Truck Drivers Are In Crisis

There Is A Shortage and It's Getting Worse

Truck Drivers Are In Crisis

Looking at statistics, the truck driving industry is short around 60,000 drivers nationwide. This isn't new either, that's been the average number for some time now and many experts believe it will start growing in the near future, hitting around 100,000 or more.

Many people don't consider the role that trucking industry plays within their daily lives. Buying groceries, making purchases at the mall, these are all things that people do day-to-day, however no one gives thought to how the items arrived at the store. No one seems to care about the countless hours a driver spent on the road transporting these items across the nation.

When we break down the numbers, more than 68% of US freight is moved via truck. The clothes you're wearing, the eggs you cooked this morning, all of these things were probably delivered by a truck at one point. When we think about it, every single person is effected by the truck driving shortage. The question is, do some feel it worse than others as the shortage continues to get worse?

A professor at the University of South Carolina specializes in the research of supply chain management and logistics. Professor Furguson believes that the trucking shortage will impact small and local businesses the greatest. When transportation companies lack drivers, they will give priority to their larger accounts first, which leaves smaller businesses alone to fend for themselves, and unable to continue on.

However, according to the U.S. Census Bureau data, the number of truck drivers is actually at an all-time high. They stated the number surpassed 3.5 million as of early June 2019. With this conflicting information, it can be hard to believe there is any shortage at all. So what's the correct answer? Is there a driver shortage or isn't there?

In the past, statistics on the truck driving industry have shown that for every four truck drivers to retire, only three new ones come in to take their place. However those numbers have changed drastically as of late. Now instead of three to every four, it's only half a driver entering the industry for every four that leave.

There are simply not enough drivers to keep up with the demand of the industry. The numbers are simply not growing fast enough. The amount of goods moved by truck on a daily basis continually grows, and online marketing has increased shipping and supply chain needs.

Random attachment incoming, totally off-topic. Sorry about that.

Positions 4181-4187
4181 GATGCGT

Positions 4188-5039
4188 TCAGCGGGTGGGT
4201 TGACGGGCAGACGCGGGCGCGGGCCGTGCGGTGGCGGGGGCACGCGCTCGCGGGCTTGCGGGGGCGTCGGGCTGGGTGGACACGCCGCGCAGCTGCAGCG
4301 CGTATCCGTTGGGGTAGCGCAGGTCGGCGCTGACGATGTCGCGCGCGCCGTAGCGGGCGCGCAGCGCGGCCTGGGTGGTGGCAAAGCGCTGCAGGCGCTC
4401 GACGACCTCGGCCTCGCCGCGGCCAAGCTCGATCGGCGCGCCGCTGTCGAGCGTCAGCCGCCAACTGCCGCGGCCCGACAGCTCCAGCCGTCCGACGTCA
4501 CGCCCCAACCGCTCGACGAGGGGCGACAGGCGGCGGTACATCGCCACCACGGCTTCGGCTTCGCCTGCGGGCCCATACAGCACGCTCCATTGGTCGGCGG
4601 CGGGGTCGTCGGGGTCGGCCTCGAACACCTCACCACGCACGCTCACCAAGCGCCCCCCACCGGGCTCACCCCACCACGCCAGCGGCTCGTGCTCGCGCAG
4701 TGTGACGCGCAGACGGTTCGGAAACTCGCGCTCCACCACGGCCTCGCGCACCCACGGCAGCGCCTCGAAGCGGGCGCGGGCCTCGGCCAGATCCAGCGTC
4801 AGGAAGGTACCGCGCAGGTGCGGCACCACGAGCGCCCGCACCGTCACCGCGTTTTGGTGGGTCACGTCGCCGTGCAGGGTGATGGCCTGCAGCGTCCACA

So what is actually contributing to the driver shortage? Many believe the two main contributing factors are retirement rate and the stigma around truck drivers.

The retirement rate of truck drivers exceeding the number of new drivers entering the industry comes at no surprise. Retirement takes a large chunk out of the industry, one that's not being refilled. However the stigma around truck drivers is a harder hurdle to overcome. The driver occupation is often associated with only moderate levels of education. Most people continue to push for higher education, as they strive to get the higher paychecks that can often come with it; tech or management jobs, office occupying, etc. Trade-skill labor is then placed on the back burner and manual labor jobs like truck driving are left in serious demand.

People underestimate how difficult it is to be a truck driver. The long spans of time spent on the road away from family combined with the pressures of the lifestyle all add up to be a daunting task. Drivers also get paid by the mile. Every time a driver has to wait for a rig to be unloaded or loaded, it's time wasted that they are not being paid for.

Another issue with the driver shortage is that it lacks the ability to attract women to the industry. If we look at the numbers, only about 8% of all long-haul truck drivers are women. If they were able to bring in more women, the industry would have a better chance of getting ahead of the shortage.

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Tonya Davis
See all posts by Tonya Davis